May 2022 GASB Update: Statement No. 99 Explained (GASB 87 & GASB 96)
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On May 9, 2022 the GASB issued Statement No. 99 Omnibus 2022 (GASB 99) providing clarification guidance on several of its recent statements, including GASB Statement No. 87 Leases (GASB 87) and GASB Statement No. 96 Subscription-Based Information Technology Arrangements (SBITAs) (GASB 96).
GASB 99 provides additional information on interpreting and applying GASB 87, starting with clarification around the definition of a lease term and further explains what is included and excluded:
GASB 99 also provides additional guidance on short-term leases. Any period where both the lessee and the lessor have the right to terminate the lease without permission from the other party or any period where both the lessee and lessor must agree to extend is considered a cancelable period. Cancelable periods are excluded when determining the maximum possible term of a lease and whether it meets the criteria for a short-term lease.
If a lease has been classified as short-term, but at a later date the lease is modified in a way that extends the maximum possible period, the lease should be reassessed as of its inception to determine if it still meets the criteria for a short-term lease. If the lease no longer qualifies as a short-term lease, the lease should be measured as of its modification date to calculate the lease liability or lease receivable.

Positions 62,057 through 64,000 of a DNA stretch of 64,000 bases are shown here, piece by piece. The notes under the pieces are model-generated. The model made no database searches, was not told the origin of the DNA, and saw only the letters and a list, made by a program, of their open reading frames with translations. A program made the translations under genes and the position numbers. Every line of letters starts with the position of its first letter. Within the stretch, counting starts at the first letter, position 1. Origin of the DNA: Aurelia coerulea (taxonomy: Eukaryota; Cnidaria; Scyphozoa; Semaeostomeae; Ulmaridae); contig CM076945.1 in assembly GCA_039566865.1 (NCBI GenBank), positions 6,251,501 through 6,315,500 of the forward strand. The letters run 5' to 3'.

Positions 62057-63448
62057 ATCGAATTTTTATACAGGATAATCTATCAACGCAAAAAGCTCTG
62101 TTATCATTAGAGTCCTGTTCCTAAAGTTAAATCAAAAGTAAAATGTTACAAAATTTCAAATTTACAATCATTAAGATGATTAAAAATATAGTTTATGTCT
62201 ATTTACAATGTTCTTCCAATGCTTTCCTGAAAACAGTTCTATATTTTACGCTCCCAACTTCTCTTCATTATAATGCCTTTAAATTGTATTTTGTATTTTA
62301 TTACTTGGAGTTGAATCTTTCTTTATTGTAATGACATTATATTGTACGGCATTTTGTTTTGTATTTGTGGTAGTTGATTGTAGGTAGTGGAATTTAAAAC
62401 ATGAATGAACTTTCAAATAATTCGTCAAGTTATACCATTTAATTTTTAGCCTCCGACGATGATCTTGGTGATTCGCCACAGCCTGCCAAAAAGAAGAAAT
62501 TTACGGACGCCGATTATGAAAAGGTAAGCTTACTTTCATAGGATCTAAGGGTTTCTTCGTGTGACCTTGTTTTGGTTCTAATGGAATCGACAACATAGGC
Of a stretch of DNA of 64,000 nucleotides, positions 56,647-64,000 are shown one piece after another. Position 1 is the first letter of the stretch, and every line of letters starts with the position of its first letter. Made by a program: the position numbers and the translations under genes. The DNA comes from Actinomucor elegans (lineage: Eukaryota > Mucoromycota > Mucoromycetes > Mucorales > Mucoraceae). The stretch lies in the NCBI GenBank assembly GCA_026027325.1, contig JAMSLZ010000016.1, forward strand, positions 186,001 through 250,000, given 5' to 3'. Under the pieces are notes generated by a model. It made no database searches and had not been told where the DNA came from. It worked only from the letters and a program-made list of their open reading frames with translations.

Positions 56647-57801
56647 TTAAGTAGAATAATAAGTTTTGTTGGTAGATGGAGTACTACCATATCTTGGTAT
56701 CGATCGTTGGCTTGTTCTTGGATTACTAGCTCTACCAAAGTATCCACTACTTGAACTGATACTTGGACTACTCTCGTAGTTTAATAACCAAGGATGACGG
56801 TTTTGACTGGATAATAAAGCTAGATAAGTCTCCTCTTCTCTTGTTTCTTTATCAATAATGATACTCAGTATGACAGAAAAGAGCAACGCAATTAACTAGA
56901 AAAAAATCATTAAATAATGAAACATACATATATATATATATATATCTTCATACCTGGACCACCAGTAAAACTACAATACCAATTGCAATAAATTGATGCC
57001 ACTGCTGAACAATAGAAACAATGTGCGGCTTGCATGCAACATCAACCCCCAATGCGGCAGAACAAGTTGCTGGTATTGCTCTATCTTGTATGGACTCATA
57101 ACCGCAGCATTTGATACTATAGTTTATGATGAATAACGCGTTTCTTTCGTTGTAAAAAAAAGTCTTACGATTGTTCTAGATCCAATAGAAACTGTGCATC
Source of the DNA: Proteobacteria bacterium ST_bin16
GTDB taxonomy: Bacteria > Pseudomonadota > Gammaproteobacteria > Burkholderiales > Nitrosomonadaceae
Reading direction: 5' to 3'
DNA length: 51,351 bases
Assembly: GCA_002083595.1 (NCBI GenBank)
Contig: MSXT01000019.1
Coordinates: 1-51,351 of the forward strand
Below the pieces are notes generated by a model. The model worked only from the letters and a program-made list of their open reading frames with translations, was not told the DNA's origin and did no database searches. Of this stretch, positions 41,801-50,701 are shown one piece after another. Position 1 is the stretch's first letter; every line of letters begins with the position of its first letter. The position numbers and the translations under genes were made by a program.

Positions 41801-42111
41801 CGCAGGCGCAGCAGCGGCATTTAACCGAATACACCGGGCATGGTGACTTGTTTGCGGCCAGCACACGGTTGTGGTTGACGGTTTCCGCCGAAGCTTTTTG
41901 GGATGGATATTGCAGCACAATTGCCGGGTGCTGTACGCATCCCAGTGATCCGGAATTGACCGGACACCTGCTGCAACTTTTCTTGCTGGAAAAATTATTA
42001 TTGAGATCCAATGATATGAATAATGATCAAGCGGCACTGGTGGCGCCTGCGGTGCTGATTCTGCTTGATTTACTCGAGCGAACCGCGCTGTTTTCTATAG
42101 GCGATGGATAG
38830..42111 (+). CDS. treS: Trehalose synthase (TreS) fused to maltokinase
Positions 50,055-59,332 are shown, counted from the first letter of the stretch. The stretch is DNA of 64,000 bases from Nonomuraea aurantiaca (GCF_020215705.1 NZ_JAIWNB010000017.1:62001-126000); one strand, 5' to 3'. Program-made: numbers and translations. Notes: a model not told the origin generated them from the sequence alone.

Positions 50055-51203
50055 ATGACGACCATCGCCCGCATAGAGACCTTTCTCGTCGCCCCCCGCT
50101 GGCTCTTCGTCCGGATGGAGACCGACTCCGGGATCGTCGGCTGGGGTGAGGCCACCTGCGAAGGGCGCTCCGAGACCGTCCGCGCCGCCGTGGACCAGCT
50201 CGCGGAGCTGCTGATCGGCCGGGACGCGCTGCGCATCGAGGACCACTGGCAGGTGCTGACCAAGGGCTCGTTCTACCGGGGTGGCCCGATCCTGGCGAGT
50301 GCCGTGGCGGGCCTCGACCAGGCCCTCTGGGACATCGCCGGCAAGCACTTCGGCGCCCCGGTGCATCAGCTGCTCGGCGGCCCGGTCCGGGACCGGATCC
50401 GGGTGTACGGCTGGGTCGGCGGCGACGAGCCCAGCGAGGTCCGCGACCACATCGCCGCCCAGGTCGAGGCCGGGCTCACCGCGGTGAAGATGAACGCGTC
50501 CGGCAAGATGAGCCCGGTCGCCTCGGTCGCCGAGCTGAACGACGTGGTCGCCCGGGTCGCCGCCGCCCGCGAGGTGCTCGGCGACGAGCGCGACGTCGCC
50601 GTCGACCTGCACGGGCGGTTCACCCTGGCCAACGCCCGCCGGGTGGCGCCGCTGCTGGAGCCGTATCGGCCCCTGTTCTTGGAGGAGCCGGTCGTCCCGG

GASB 99 reiterates some of the specific guidance for variable payments and the updating of variable payments.
Lastly, GASB 99 provides some additional guidance regarding lease incentives, clarifying that an incentive includes the assumption of and also the agreement to pay the lessee’s commitments for a preexisting lease or contract.
To further affirm the similarities between accounting for lease under GASB 87 and accounting for SBITAs under GASB 96, GASB 99 also provides some clarification regarding the application of specific areas of GASB 96.
When determining the term of the subscription any subscription provisions that grant either party the right to terminate the SBITA due to certain circumstances or because of the occurrence of an event are not considered options to terminate the SBITA. For example, the right to terminate a SBITA because of default of payment or the action or inaction of the other party should not be considered an option to terminate.
If a SBITA has been classified as short-term, but at a later date the SBITA is modified in a way that extends the maximum possible period, the SBITA should be reassessed as of its inception to determine if it still meets the criteria for a short-term SBITA. If the SBITA no longer qualifies as a short-term SBITA, the SBITA should be measured as of its modification date to calculate the subscription liability.
Subscription liabilities should not be remeasured if only the index or rate on which variable payments are based changed. Additionally, the discount rate used to measure the subscription liability should not be updated if the only change is a change to the government’s incremental borrowing rate.
Check back often for the most current information regarding GASB 87 and GASB 96.
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